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Monday, 4 November 2013

On the Cover of the Typewriter Exchange

Mike Brown's photo which appeared on the cover of the latest Typewriter Exchange. I have captioned it below. Click on this second, smaller image to enlarge it and read the captions: 
Well, we're typewriter fidgets
We got golden digits
And we're loved wherever we go
We type about beauty
And we type about truth
At 45 members a show
We've got every typer
That can get us kinda hyper
But the thrill that we'll never change
Is the thrill that'll getcha
When you get your picture
On the cover of the Typewriter Exchange
- with apologies to Shel Silverstein, Dr Hook & the Medicine Show, and to Rolling Stone
The 153rd Melbourne Cup will be run over two miles tomorrow at the Flemington racecourse. The richest handicap race in the world (now with $6.2 million in prizemoney) is traditionally held each year on the first Tuesday in November, and is said to be "the race that stops a nation".
Melbourne Cup day was a huge one for me last year. Just days after retiring after 47 years in print newspapers,  I backed the race winner (Green Moon) and received three magnificent typewriters, all within a matter of a few hours. I labelled it my "My Great Green Day".
All my green omens pointed to Green Moon as the horse to back, and after son Danny and I had put our bets on at the local totalisator agency, a Corona Streamliner, an Orel (Czech Adler 7), and wrapped in lots of green tape, a Hammond Multiplex all turned up in short order.
So how are the omens looking for this year?
Well, it's still 21 hours from the race, but already things are shaping up brilliantly. Today in the mail I received the latest edition of Mike Brown's Typewriter Exchange, and found I'd made the cover! (Wearing a green jacket!) Dr Hook got a thrill to make the cover of the Rolling Stone, in March 1973, and I can assure you mine was every bit as great. 
Mike Brown has got this great issue out in super quick time, so that even a subscriber in Australia can read it while the memories are still very fresh. His coverage of Herman Price's Typewriter Collectors' Gathering at the Chestnut Ridge Typewriter Museum in West Virginia is first-rate, brilliant. Mike's old journalist friend Jack Knarr (who sadly couldn't make the meeting) will be proud of him. Jack will feel like he was there after reading this edition of Typewriter Exchange.
Just moments after the Typewriter Exchange arrived, there was a knock on the door and there was the Australia Post delivery man with a large box - from Cincinnati! Yes, in it, wonderfully packed and very safe and secure, was the green Olympia SM1 I bought at WordPlay last month. Richard Polt had sent it on to me, and did a wonderful job of it in the process. Thank you so much, Richard.
I guess with that sort of luck going my way today, I am yet again going to experience every Australian's biggest thrill on Melbourne Cup day tomorrow - that is, to back the winner.
But it may not be Green Moon this year. Green Moon is among the 24 starters once more, but only five horses have won consecutive Melbourne Cups in 152 races - and Green Moon has this year been saddled with an extra 3kg in weight.
Which leaves:
Image and artwork by Singapore blogger "dreamstone" (Jennifer).
Royal Empire: It has TWO typewriter names, but for all its credentials, it is raced by the Godolphin team, which has failed to win the cup in 15 annual raids.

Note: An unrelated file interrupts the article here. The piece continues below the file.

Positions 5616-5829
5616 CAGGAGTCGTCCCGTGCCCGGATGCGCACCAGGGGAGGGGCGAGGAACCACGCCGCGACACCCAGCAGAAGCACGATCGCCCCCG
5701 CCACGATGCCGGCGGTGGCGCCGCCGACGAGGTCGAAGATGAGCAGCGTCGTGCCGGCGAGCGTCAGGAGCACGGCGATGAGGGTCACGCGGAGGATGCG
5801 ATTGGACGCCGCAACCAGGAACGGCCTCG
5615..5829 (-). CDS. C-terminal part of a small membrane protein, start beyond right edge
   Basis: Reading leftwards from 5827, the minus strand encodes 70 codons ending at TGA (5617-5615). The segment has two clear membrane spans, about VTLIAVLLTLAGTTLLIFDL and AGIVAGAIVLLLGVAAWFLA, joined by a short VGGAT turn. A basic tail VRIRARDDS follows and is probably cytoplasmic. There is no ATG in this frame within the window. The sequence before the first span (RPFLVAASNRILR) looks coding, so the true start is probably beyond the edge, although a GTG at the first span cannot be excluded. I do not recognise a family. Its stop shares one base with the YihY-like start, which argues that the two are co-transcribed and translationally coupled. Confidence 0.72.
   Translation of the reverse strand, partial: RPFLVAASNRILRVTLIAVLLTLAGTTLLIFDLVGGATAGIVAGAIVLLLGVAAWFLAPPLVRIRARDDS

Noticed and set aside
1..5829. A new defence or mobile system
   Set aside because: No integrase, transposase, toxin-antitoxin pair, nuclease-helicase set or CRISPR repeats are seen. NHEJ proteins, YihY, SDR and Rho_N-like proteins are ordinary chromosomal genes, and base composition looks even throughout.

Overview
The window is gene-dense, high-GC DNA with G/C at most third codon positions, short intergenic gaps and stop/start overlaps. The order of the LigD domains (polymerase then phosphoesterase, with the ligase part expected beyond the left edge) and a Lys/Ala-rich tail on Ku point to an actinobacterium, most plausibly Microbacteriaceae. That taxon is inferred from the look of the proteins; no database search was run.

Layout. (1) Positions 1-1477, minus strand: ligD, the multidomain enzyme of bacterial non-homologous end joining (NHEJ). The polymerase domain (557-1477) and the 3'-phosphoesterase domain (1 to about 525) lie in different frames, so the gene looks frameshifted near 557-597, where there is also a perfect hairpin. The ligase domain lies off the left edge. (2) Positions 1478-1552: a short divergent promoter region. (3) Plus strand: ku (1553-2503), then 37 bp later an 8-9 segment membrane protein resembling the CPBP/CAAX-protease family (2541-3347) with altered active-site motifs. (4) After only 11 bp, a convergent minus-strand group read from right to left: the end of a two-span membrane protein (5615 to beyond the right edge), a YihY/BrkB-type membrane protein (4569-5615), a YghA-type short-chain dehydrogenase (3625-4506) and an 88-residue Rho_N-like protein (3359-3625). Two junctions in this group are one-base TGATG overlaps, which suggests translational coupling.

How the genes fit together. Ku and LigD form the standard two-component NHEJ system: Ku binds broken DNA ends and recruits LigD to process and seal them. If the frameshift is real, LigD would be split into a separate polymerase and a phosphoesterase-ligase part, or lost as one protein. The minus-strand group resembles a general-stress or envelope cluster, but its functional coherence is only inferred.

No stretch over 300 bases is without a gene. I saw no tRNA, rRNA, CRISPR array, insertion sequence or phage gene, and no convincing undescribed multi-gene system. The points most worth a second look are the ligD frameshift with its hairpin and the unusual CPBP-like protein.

Brown Panther: Now that's what I'm tempted to call the lovely brown Royal Companion portable I bought back with me from WordPlay in Cincinnati. Plus this horse was bred and is part-owned by former England soccer star Michael Owen (Liverpool).
Tres Blue: Well, that's how I still feel, as a result of the "let down" after the super highs of West Virginia and Cincinnati.
Sea Moon: Looks pretty handy and at least is "half a Green Moon".
Seville: My favourite city, and a horse that is well fancied.
But I don't think I can go past Royal Empire. Or, given the typewriter connection, Royal Empire and Brown Panther in a quinella wager.
Lady Wonder, the late-1920s "talking horse" which used a "giant typewriter" to give answers to simple questions. The horse was based in Richmond, Virginia. Police, no doubt "in" on the ruse, claimed the horse answered questions leading them to missing children. Parapsychologists Joseph Banks Rhine, his wife Louisa Rhine and William McDougall were reported to have "tested" Lady Wonder in 1927 and 1928 "and concluded the horse had telepathic ability".
Typewriters were a necessary tool of trade for racing writers more than most journalists. Here is a 1946 image of a Swiss reporter typing up the day's results after a race meeting on the Ober See, a frozen lake in Arosa:
A "Day at the Races" for Washington Post racing writer Walter Haight, who gets a tip "from the horse's mouth" and shares a joke with a starter at Delaware Park racetrack in 1964:

Richard Polt mentioned not so long ago, I think, that there was a horse racing in the Caribbean called Typewriter. There was also a harness racing horse called Typewriter doing well at tracks around Auckland in New Zealand between 1902-1909:
Auckland Star, December 27, 1902
Typewriter Topics, 1915
Typewriter Topics, 1916


Bill M said...

Those are very nice typewriters from WordPlay.
Thanks for the group photo from the gathering.
Hope you have a great time at the Melbourne Cup.

Richard P said...

I'm glad that the Olympia arrived safely. Enjoy it as a souvenir of your time here!